Moreover, according to nbcsvg.com, “the Government of St. Vincent and the Grenadines has begun gathering funds to begin building what it says will be the biggest and most modernise port in the OECS.
The project will cost about 100 million US dollars with 40 percent of the funding for construction coming from the United Kingdom infrastructural development fund, another 40 percent of the funding will come from the Caribbean Development Bank and the remaining 20 percent coming from the World Bank, Minister of Economic Planning Camillo Gonsalves said.
Officials hope that the new port will not only transform Kingstown but also put the country in good stead to compete for regional business, especially with neighbouring islands, Minister Gonsalves said.”
Caribbean nations have had to upgrade existing port facilities, especially in light of the need to better accommodate the mega-sized cruise ships and larger sized cargo vessels berthing in our waters. This further adds credence to my call for us to build a Kingstown Boardwalk. The fact that we will be spending US$100 million to upgrade our port facilities in Kingstown gives me every confidence that we can incorporate the Boardwalk into that mega project. Furthermore, I am of the view that the Government’s main Administrative (Financial) Complex in Kingstown should have been built much closer to Bay Street.
In my view, doing so would have left adequate space along the coastline to make it even easier for this proposed Boardwalk facility, and even another roadway to reconnect with Little Tokyo and continue westward. The coming on stream of the Kingstown Port redevelopment paves the way for us as a nation to make the best possible choices that would inevitably lead to solutions that would alleviate traffic congestion in the city, make room for green spaces in addition to opening up more spaces for commercial and recreational activities.
More than a walkway, I envision that the Kingstown Boardwalk would blossom into a beehive of activity, sparking an entrepreneurial renaissance and breed new light life into our capital. The proposed Boardwalk will not merely be a place for the sale of goods, a stage for our local artists to entertain patrons among other services. Apart from helping to beautify Kingstown, the area would be a melting pot seasoned with various facets of our diverse Vincentian culture.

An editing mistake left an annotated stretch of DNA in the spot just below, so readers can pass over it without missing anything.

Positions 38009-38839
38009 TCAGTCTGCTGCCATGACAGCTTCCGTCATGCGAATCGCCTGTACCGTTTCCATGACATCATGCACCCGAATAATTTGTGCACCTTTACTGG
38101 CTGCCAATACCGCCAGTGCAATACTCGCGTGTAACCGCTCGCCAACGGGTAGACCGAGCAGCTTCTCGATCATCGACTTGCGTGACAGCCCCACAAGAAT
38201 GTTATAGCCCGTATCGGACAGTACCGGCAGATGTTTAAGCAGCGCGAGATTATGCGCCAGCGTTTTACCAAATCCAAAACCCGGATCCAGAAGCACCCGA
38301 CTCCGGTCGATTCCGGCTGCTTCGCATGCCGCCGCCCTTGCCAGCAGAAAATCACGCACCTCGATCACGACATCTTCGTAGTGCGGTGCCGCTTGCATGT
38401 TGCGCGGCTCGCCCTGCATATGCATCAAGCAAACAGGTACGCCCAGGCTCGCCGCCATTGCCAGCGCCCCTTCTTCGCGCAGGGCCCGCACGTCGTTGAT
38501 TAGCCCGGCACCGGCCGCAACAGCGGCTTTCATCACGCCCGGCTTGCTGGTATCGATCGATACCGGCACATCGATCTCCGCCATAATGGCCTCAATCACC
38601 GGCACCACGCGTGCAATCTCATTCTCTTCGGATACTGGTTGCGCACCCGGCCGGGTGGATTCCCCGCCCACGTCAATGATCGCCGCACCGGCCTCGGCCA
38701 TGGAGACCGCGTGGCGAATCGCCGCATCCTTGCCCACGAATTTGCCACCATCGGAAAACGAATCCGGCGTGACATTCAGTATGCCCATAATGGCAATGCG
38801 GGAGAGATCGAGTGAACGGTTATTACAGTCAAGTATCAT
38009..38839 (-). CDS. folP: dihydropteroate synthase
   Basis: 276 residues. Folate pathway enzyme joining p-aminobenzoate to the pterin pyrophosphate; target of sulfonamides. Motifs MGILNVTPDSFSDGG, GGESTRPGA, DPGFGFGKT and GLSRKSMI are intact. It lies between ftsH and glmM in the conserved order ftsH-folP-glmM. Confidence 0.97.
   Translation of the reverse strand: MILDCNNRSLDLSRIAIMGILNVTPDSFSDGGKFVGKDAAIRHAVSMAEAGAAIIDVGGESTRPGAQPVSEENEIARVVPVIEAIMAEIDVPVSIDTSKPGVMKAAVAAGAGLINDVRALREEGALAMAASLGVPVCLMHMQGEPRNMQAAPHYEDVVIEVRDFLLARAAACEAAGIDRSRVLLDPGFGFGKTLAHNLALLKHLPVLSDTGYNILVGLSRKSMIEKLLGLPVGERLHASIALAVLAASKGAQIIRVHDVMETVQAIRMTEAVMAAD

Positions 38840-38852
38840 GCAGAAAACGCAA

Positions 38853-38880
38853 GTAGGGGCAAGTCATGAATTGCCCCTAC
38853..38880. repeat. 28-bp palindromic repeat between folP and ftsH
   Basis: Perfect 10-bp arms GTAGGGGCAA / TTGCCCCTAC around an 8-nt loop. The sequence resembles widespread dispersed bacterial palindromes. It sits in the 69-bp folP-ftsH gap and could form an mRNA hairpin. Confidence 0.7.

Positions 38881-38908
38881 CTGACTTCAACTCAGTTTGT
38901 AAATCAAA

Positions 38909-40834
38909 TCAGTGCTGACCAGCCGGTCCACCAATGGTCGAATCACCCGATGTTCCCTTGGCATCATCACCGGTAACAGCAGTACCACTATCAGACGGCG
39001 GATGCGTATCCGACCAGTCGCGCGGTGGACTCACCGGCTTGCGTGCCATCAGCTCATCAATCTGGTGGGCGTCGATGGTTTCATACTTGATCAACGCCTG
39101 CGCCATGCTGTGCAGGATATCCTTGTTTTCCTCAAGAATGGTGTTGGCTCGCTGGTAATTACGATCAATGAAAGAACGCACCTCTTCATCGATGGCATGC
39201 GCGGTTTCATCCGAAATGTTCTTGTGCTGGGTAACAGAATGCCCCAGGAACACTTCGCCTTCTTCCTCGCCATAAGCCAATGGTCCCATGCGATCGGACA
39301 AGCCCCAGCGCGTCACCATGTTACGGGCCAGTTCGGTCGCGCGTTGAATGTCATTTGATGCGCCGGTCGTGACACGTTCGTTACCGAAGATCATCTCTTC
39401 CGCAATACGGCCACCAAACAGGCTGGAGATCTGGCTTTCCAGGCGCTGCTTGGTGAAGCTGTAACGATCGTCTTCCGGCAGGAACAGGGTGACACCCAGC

The panoramic view of the Kingstown Harbor awaits the thousands who would visit for a casual walk with family and friends or just to spend some time along the shoreline to experience the calming effect of the ocean. The thoroughfare is very likely to create a nexus between recreational and business activities along the tranquil Kingstown harbour. From there would emerge new opportunities for tourism, agri-business and service oriented commerce.
Like other areas around Kingstown, I foresee that operations along the Boardwalk would be guided and managed by strict environmental regulations. Litter Wardens, I anticipate, would lead the way in the enforcement of the rules that prohibit destructive behaviours such as vandalism, littering, discharge of untreated waste water or dumping of hazardous materials of any kind into the sea along the waterfront.
I don’t think this notion is just a figment of my own imagination. Optimistically, this is a shared vision that thousands of other Vincentians have either entertained at one stage or another or would gladly embrace once asked to give it some consideration. We are blessed with a land flowing with natural and homegrown wealth. Let’s make even more adequate use of our scarce resources. Let’s build the Kingstown Boardwalk.
By Sean Rose Communications Consultant